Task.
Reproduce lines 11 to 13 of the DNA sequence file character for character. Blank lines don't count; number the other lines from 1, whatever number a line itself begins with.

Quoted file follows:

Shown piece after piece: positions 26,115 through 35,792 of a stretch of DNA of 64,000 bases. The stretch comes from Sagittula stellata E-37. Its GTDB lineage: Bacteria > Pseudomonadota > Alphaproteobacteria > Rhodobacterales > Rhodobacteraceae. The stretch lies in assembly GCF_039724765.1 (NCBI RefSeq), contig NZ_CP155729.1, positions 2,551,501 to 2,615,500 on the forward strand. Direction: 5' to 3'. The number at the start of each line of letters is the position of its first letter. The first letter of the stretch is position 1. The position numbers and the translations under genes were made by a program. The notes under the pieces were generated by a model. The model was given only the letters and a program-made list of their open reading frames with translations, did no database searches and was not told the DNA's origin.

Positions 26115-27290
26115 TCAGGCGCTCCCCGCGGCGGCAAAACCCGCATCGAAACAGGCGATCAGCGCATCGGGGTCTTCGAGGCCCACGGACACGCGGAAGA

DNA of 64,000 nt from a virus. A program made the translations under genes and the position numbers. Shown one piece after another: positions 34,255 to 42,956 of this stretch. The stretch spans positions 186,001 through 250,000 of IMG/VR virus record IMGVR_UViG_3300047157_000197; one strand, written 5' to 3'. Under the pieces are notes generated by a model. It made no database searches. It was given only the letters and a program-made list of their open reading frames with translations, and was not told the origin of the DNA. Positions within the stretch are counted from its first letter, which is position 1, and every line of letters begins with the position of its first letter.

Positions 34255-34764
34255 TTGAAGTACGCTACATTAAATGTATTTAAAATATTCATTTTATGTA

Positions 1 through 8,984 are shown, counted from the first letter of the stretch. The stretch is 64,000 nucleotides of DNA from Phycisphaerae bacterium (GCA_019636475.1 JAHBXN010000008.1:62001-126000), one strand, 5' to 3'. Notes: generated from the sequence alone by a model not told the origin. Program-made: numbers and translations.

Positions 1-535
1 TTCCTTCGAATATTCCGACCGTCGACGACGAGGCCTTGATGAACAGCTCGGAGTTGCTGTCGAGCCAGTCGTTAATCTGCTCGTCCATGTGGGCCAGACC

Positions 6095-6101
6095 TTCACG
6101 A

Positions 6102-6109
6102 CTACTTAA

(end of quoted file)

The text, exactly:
6095 TTCACG
6101 A

Positions 6102-6109